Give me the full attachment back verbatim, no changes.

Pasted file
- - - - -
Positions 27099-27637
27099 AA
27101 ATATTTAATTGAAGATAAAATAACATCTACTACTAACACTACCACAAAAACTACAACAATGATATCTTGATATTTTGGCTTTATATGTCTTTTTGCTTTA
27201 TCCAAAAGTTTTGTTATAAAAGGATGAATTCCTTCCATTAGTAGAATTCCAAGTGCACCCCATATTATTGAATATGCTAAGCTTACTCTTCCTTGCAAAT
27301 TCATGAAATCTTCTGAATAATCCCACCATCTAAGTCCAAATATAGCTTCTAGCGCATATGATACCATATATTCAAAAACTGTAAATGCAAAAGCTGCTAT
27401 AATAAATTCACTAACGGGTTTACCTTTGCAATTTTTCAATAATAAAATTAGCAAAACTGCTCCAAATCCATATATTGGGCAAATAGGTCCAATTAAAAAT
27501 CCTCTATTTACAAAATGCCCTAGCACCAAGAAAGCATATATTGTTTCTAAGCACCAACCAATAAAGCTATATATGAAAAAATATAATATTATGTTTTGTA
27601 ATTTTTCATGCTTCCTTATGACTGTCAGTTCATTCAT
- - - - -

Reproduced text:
Positions 27099-27637
27099 AA
27101 ATATTTAATTGAAGATAAAATAACATCTACTACTAACACTACCACAAAAACTACAACAATGATATCTTGATATTTTGGCTTTATATGTCTTTTTGCTTTA
27201 TCCAAAAGTTTTGTTATAAAAGGATGAATTCCTTCCATTAGTAGAATTCCAAGTGCACCCCATATTATTGAATATGCTAAGCTTACTCTTCCTTGCAAAT
27301 TCATGAAATCTTCTGAATAATCCCACCATCTAAGTCCAAATATAGCTTCTAGCGCATATGATACCATATATTCAAAAACTGTAAATGCAAAAGCTGCTAT
27401 AATAAATTCACTAACGGGTTTACCTTTGCAATTTTTCAATAATAAAATTAGCAAAACTGCTCCAAATCCATATATTGGGCAAATAGGTCCAATTAAAAAT
27501 CCTCTATTTACAAAATGCCCTAGCACCAAGAAAGCATATATTGTTTCTAAGCACCAACCAATAAAGCTATATATGAAAAAATATAATATTATGTTTTGTA
27601 ATTTTTCATGCTTCCTTATGACTGTCAGTTCATTCAT